Then our mouths were filled with laughter;
our tongues sang for joy.
Then it was said among the nations,
“The LORD had done great things for them.”
The LORD has done great things for us;
Oh, how happy we [a]re!
St. Paul counsels us in 1 Thessalonians 5:16-18:
Always be joyful.
Always keep on praying.
No matter what happens, always be thankful,
for this is God’s will for you
who belong to Christ Jesus.
The dictionary defines “joy” as “a state of happiness or felicity.”
Joy is different from happiness in that happiness is a fleeting emotion, but joy is a”state” — the condition of a person — of happiness. As someone once said, “Joy is not a season, it’s a way of living.”
Joy consists of at least two components: gratitude and optimism.
While it is sadly true that the political, economic, social and cultural circumstances in America are worsening by the day, we still have much to be grateful for.
Being grateful actually benefits us in at least seven scientifically-proven ways:
(1) Gratitude is good for our physical health:
Grateful people experience fewer aches and pains and they report feeling healthier than other people, according to a 2012 study published in Personality and Individual Differences. Grateful people are also more likely to take care of their health — they exercise more often and are more likely to get regular check-ups.
(2) Gratitude is good for our psychological health:
Gratitude reduces a multitude of toxic emotions, ranging from envy and resentment to frustration and regret. Robert A. Emmons, Ph.D., a leading gratitude researcher, found that gratitude increases happiness and reduces depression.
(3) Gratitude reduces stress and makes us more resilient:
For years, research has shown gratitude not only reduces stress, but it may also play a major role in overcoming trauma by making us more resilient:
- A 2006 study published in Behavior Research and Therapy found that Vietnam War veterans with higher levels of gratitude experienced lower rates of Post-Traumatic Stress Disorder.
- Recognizing all you have to be thankful for – even during the worst times of your life – also fosters resilience, enabling you to better withstand trauma and stress. A 2003 study published in the Journal of Personality and Social Psychology found that gratitude was a major contributor to resilience following the 9/11 attacks.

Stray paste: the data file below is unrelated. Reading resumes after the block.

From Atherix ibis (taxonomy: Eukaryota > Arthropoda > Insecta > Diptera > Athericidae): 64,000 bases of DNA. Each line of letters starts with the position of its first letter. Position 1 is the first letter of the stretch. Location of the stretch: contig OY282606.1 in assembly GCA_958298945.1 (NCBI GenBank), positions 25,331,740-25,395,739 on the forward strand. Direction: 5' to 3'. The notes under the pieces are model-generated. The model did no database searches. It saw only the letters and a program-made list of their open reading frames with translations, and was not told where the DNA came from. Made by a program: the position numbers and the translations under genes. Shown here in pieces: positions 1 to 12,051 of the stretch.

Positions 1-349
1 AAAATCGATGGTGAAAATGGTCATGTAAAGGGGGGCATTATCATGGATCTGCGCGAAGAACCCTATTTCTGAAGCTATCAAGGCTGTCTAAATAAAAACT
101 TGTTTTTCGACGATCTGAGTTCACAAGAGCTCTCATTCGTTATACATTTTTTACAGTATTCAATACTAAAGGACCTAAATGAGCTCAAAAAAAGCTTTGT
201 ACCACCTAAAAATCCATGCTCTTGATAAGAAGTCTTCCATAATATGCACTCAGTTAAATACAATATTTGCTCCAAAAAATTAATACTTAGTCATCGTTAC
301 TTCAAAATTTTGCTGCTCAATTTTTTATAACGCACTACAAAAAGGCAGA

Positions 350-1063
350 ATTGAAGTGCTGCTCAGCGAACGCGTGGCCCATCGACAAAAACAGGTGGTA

(4) Grateful people sleep better:
Writing in a gratitude journal improves sleep, according to a 2011 study published in Applied Psychology: Health and Well-Being. Jotting down a few grateful sentiments before bed helps you sleep better and longer.
(5) Gratitude opens the door to friendship
Showing appreciation to other people can help you win new friends, according to a 2014 study published in Emotion. The study found that thanking a new acquaintance makes them more likely to seek an ongoing relationship.
(6) Gratitude improves self-esteem:
- A 2014 study published in the Journal of Applied Sport Psychology found that gratitude increased athletes’ self-esteem, which is an essential component to optimal performance.
- Other studies have shown that gratitude makes us better able to appreciate other people’s accomplishments, and reduces the toxic social comparisons that makes us resentful toward people who seem to have more — money, beauty, better jobs, better health, more friends — than we have.
(7) Gratitude is good for society by enhancing empathy and reducing aggression:
Grateful people are more likely to behave in a pro-social manner according to a 2012 study by the University of Kentucky. Study participants who ranked higher on gratitude scales were sensitive and empathic toward other people; less vengeful; and less likely to retaliate against others, even when given negative feedback.
The dictionary defines “optimism” as “a disposition or tendency to look on the more favorable side of events or conditions and to expect the most favorable outcome” and “the belief that good ultimately predominates over evil in the world.”
Like gratitude, there is ample scientific evidence that optimism is good for our health in myriad ways (source: Harvard Medical School):
- Heart: Pessimists are more than twice as likely to develop heart disease than optimists, even after taking other risk factors into account. Among those who had undergone cardiac surgery, pessimists were three times more likely than optimists to have heart attacks or require repeat angioplasties or bypass operations.
- Blood pressure: Optimists have lower blood pressures than pessimists. On average, the people with the most positive emotions have the lowest blood pressures. Pessimists are three times more likely to develop hypertension than optimists, even after other risk factors are taken into account.
- Viral infections: Optimists are less likely to develop viral symptoms than pessimists.
- Overall health: Over a 30-year period, optimism was linked to a better outcome on eight measures of physical and mental function and health.
- Longevity: Since healthy people live longer than sick people, and since optimism improves health, it should also boost longevity — and according to two studies from the U.S. and two from the Netherlands, it does.
All of which goes to show that God, being a loving God, His injunction to us to be joyful is for our own good!
And may the joy, peace and love of Jesus Christ our Lord be with you!
See also “Religious Americans are only group whose mental health improved during coronavirus pandemic“.